Currie stood out among most generals in the British army. He came from the colonial militia, he was overweight, and he did not wear a moustache. At the same time, he encouraged “a frank interchange of opinions,” which was certainly not always the case among the hierarchical British. Easy-going, he remained comfortable with his staff and was well liked by his officers. Currie had difficulty, however, in transmitting his good qualities to his soldiers, whose temperament he did not understand and who found him stiff, abrupt, sometimes pompous, and occasionally insulting. Moreover, he was a stickler for discipline, especially after the loose behaviour of the Canadian Division in England. He demanded crisp salutes and polished buttons, requirements that did not endear him to the other ranks. His faults combined with the natural resentment of front-line troops against commanders in the rear to produce antagonism towards him in at least some members of the corps.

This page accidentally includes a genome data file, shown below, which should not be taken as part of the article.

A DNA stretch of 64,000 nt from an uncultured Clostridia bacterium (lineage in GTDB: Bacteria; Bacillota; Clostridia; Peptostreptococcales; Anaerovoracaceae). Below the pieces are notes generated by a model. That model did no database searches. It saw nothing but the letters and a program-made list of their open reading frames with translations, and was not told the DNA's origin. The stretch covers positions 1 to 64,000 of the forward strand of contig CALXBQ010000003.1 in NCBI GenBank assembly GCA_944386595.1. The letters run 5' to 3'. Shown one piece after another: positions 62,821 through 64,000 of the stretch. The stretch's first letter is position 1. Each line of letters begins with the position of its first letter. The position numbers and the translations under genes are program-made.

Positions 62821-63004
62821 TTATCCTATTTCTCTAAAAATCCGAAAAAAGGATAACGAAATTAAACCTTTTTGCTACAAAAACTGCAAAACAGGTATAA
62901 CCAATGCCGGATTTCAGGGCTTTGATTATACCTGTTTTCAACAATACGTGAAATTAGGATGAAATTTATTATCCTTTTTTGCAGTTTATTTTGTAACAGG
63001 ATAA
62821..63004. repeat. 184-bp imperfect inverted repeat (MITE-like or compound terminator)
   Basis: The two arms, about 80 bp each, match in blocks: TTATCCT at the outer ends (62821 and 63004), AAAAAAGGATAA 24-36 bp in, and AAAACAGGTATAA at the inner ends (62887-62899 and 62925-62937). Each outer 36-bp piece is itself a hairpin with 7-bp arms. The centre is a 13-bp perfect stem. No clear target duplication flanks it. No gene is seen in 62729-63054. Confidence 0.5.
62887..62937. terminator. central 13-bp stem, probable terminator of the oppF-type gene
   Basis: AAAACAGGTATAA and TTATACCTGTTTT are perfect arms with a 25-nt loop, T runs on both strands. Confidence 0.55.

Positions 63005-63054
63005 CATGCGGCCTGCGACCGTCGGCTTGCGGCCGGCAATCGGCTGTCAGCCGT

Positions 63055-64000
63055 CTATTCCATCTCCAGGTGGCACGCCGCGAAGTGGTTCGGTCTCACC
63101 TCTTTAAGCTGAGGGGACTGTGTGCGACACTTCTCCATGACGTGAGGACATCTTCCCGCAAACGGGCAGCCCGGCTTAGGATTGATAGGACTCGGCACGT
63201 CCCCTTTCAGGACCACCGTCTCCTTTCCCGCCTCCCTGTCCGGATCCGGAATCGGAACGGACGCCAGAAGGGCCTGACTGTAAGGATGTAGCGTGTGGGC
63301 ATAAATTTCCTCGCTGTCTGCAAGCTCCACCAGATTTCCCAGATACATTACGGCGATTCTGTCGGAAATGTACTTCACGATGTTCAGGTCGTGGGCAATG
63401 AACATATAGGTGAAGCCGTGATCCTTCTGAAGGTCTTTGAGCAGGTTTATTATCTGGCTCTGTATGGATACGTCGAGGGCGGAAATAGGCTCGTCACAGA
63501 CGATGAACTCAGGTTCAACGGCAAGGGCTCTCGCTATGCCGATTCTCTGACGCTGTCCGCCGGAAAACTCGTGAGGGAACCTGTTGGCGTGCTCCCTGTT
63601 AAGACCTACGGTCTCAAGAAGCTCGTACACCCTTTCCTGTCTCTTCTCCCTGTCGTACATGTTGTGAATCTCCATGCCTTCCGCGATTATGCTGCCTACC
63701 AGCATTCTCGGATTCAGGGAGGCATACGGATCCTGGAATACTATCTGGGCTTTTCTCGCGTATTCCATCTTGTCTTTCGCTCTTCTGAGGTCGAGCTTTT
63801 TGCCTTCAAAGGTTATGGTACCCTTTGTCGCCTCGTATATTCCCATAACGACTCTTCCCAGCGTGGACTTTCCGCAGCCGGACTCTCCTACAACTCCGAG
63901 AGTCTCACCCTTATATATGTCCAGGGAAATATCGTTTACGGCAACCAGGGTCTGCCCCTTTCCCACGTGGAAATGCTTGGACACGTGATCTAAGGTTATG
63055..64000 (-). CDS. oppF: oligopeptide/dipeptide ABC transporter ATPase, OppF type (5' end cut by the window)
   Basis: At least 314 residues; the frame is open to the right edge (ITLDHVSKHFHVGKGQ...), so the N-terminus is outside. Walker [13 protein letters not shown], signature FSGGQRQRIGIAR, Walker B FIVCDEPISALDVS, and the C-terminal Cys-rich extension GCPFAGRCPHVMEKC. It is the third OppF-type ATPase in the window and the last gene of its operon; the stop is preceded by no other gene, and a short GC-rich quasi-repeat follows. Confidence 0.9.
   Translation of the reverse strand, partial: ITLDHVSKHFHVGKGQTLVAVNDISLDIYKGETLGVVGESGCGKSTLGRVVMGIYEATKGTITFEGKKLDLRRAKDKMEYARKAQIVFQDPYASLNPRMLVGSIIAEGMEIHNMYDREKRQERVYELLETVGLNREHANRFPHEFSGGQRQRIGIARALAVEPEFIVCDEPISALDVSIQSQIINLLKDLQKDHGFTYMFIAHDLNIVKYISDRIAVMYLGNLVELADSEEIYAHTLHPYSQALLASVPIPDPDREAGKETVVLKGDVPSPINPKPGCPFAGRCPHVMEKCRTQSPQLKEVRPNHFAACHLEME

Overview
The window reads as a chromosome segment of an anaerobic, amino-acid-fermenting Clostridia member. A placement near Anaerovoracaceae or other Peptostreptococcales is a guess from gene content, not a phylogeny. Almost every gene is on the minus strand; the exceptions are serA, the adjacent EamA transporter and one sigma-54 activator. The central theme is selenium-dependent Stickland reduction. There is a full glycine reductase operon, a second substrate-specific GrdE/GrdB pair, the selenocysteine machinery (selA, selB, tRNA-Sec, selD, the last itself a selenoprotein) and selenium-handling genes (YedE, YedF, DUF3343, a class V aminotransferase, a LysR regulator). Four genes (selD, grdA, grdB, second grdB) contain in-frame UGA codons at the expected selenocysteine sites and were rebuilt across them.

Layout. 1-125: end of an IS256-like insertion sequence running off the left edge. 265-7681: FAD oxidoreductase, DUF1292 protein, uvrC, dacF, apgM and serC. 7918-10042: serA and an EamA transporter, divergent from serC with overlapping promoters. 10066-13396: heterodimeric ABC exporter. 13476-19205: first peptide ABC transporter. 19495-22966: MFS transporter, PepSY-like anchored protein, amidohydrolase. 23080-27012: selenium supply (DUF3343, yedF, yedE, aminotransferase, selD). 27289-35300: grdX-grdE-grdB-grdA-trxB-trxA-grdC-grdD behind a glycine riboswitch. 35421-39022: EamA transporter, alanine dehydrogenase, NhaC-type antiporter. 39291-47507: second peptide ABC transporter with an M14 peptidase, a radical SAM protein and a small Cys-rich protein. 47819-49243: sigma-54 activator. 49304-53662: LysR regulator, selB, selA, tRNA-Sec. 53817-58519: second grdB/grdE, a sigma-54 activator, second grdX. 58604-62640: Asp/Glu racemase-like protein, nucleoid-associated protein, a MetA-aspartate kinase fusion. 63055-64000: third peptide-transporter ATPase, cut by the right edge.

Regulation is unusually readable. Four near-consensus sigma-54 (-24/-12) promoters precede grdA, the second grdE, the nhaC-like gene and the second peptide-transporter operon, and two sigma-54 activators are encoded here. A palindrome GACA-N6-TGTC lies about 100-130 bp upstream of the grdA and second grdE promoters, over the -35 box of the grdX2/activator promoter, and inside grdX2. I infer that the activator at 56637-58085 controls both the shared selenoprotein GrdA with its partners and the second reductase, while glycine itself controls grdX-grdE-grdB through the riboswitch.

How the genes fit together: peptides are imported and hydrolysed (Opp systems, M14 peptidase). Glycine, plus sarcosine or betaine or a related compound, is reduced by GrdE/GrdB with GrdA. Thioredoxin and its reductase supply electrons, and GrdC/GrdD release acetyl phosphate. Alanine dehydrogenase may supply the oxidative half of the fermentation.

What the soldiers did not realize was how concerned their uninspiring and sometimes unpopular leader was to avoid needless sacrifices on the battlefield. This preoccupation would become evident in later engagements, where he insisted on thorough planning and preparation, as well as adequate protection for those at the sharp end. As Andrew George Latta McNaughton, who would rise to command the Canadian Corps Heavy Artillery in 1918, later wrote, “Currie used … organization and covering support of all kinds to the maximum in order to ensure the lowering of the cost of lives.” At the same time Currie never shied away from putting his men into action. His division was the first Canadian one to conduct a trench raid. Such operations were dash-and-destroy affairs, where soldiers sneaked across no-man’s-land, attacked the enemy, and then retreated. They were about gathering intelligence and killing rather than capturing trenches, and the Canadians eventually gained a fierce reputation as expert raiders.